09 March 2010

comings and goings::3


For me, root vegetables are the ultimate winter comfort foods and I have become slightly obsessed with eating them this last week which seems a little contrary given the sunshine we have been having.  I think it's the sense that soon  British grown parsnips or swedes will be gone from the marketplace, their disappearance a sign that winter really is over.   On the other hand, it could be just sheer cheapskateness as they are the original frugal food.

To start with, and having mentioned it a few weeks ago, I decided that we needed to eat a Cranks Vegetable Crumble, a lovely combination of nutty crunchiness and melting starchy sweetness.  I modified the recipe slightly, using small pumpkin seeds instead of sesame seeds, half a packet of cashews for the nut content, and feta instead of cheddar.  Then to use up my excess store of carrots, I followed up a couple of days later with this delicious spicy carrot soup on Sunday - colourful, fragrant and better than anything from the supermarket.

To finish off our root-based starchfest, I made our favourite Onion, Bacon and Potato Hotpot from the Pauper's Cookbook, the dish I might nominate as my last meal if push comes  to shove.  There are lots of faithfully reproduced versions of this recipe, and this quick version by fellow fan Joanna on her food blog for those pressed for time.   Here is the longer cooking version, imperial as ever...

Pauper's Cookbook Onion Bacon and Potato Hotpot
4 large onions, 4 large potatoes, quarter to half a pound of bacon rashers. For the white sauce - 2 oz flour, 2 oz butter (or substitute), a dash of nutmeg and other seasoning to taste


Make up the white sauce in the usual way.  Peel and slice the onions and potatoes quite thinly.  Remove the rind and cut the bacon into thinnish strips.  Fill a greased casserole dish with alternate layers of sliced onions, sliced potatoes and bacon strips, ending with potatoes.  Then pour the sauce over the vegetables, give it all a good shake to distribute throughout.  Cover and bake in a fairly hot over (Gas 6, 400F, 200C)  for the first hour, then uncover and lower the heat (Gas 4, 325F, 180C).  This gives it a lovely crispy top. 



Perhaps my overbuying of seed potatoes is not such a bad thing after all.

10 comments:

knit nurse said...

As a kid one of my favourite dishes at home was 'spuds & onions' - just as it sounds, baked slowly in a heavy casserole till it browns. Your recipe reminds me of my friend's 'pan haggerty', although without the bacon, which it turns out is a regional dish from the north east!
http://www.information-britain.co.uk/food/foodlegends/Pan%20Haggerty/

Liz said...

Oh yes, comfort food. I've been making lots of soup lately, mostly lentil and chunky veg topped with dumplings. My clothes are telling me to stop.

60 Going On 16 said...

Oh I do love crumbles - savoury and sweet (rhubarb and stem ginger - with some of the ginger syrup added - is a particular favourite). Love your variations on the Cranks recipe; I'd have to leave out the swede from the list of ingredients (I blame school dinners for that).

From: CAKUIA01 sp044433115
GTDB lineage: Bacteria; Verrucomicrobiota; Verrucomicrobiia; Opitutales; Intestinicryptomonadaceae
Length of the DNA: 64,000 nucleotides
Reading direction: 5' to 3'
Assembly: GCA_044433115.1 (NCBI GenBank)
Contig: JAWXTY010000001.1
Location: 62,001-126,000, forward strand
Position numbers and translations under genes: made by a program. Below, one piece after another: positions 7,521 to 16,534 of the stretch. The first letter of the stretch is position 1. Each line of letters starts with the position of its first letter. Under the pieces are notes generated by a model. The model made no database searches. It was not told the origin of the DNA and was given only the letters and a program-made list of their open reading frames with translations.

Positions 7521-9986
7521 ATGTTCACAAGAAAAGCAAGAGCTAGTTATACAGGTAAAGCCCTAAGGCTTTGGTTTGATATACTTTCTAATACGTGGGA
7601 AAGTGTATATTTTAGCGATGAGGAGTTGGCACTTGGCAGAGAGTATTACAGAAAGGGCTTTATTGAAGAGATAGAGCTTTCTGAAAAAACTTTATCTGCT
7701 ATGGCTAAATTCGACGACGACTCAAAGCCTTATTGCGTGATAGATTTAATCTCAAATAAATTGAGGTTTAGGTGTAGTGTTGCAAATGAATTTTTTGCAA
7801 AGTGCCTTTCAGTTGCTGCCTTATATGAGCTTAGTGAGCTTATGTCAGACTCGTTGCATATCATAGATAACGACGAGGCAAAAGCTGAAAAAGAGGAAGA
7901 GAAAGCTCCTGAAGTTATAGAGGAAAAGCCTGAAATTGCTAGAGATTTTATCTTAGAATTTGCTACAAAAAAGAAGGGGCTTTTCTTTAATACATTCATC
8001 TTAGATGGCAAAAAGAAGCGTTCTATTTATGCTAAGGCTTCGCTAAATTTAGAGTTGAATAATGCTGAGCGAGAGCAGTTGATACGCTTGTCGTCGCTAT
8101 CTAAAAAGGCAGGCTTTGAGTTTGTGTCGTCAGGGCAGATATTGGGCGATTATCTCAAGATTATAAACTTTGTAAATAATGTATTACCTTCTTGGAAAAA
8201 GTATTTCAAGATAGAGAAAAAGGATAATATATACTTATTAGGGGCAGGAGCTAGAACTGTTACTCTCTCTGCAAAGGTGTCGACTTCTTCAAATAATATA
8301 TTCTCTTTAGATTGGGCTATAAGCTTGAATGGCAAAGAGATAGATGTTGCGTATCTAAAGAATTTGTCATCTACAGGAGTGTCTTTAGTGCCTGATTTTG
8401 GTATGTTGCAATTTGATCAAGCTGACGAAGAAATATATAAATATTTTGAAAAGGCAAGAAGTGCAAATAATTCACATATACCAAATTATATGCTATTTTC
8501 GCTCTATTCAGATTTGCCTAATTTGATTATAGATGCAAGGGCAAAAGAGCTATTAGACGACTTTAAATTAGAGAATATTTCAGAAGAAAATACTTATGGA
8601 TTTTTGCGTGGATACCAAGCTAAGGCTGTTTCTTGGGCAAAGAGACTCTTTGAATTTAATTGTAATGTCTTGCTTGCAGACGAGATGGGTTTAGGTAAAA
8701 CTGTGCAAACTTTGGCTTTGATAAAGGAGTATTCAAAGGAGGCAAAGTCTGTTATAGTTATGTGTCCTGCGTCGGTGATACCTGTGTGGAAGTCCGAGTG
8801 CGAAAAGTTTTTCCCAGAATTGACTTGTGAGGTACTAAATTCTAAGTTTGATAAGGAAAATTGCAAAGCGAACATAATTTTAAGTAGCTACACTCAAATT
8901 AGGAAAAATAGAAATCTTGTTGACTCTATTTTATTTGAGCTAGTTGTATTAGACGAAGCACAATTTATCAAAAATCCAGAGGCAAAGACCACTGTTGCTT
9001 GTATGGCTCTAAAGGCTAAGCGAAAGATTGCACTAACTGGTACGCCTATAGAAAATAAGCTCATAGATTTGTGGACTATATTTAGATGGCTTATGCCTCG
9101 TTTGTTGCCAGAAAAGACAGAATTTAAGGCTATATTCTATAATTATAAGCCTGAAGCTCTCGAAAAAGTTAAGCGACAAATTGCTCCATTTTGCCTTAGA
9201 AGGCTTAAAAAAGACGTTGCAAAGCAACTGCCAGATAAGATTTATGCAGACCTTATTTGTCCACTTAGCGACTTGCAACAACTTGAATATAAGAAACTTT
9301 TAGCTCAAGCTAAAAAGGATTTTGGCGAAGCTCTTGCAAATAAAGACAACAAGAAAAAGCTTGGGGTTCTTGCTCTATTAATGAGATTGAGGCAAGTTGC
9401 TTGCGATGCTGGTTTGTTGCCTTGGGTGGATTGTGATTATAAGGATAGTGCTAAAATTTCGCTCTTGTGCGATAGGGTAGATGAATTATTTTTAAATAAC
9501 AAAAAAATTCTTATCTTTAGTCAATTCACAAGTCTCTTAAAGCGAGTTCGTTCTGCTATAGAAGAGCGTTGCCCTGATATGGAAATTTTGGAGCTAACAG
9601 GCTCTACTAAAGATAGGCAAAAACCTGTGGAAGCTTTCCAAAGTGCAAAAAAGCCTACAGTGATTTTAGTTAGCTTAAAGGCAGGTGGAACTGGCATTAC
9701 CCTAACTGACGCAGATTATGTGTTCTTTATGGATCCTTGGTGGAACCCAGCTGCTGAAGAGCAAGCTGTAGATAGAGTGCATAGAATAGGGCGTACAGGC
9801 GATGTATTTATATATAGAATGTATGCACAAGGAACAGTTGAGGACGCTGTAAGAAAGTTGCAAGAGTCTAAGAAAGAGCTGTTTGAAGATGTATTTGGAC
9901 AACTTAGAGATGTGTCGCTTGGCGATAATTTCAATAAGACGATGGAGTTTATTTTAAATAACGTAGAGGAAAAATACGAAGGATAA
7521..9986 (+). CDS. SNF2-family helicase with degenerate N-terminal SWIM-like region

colleen said...

My recollection of swede from school days are not happy ones, but somehow it disappears in this crumble if it's balanced out by sweeter roots.

Felix said...

Everytime I read yours and Laras posts about the Cranks cookbooks I feel filled with yearnings to discover the Cranks cuisine for myself!

I love the dual combination of comfort and thrift in these lovely dishes and shall be attempting some version of my own in the coming weeks of budgeting.

x

Val said...

this post is making my mouth water... I am now craving swedes but as the only roots we have are carrots I better try spicy carrot soup...yummy

lara said...

ooooh - I love the look of your rooty goodness. Yum. I have never tried the cranks crumble (apart from in Marshall Street) but really want to try it and the spicy carrot soup. I appear to have a love affair with Kale at the moment, I even managed to squeeze it into the packed lunch. I will try the recipe and let you know how I get on.

colleen said...

Lara - we willl probably have enough late winter days to merit a rooty vegetable crumble.

Know just how you feel about kale Who'd have thought it was possible to have a passion for kale?

colleen said...

Lara - we willl probably have enough late winter days to merit a rooty vegetable crumble.

Know just how you feel about kale Who'd have thought it was possible to have a passion for kale?

ofpinsandneedles said...

Oh brilliant brilliant thank you for these! Even though it's now April - scratch that, already Easter! - I am still craving some starchy winter veg and these are just what I have been longing for.

Vegetable crumble is one of my favourite things ever. When I was revising for my (last set of) finals I used to go to a cafe in the vault of a church near to the library after 2 pm when they had a student discount, and eat vegetable crumble every day! It was something to look forward to and then relish each day, and the frugality and wholesomeness of it felt like a good partner for a day's hard work.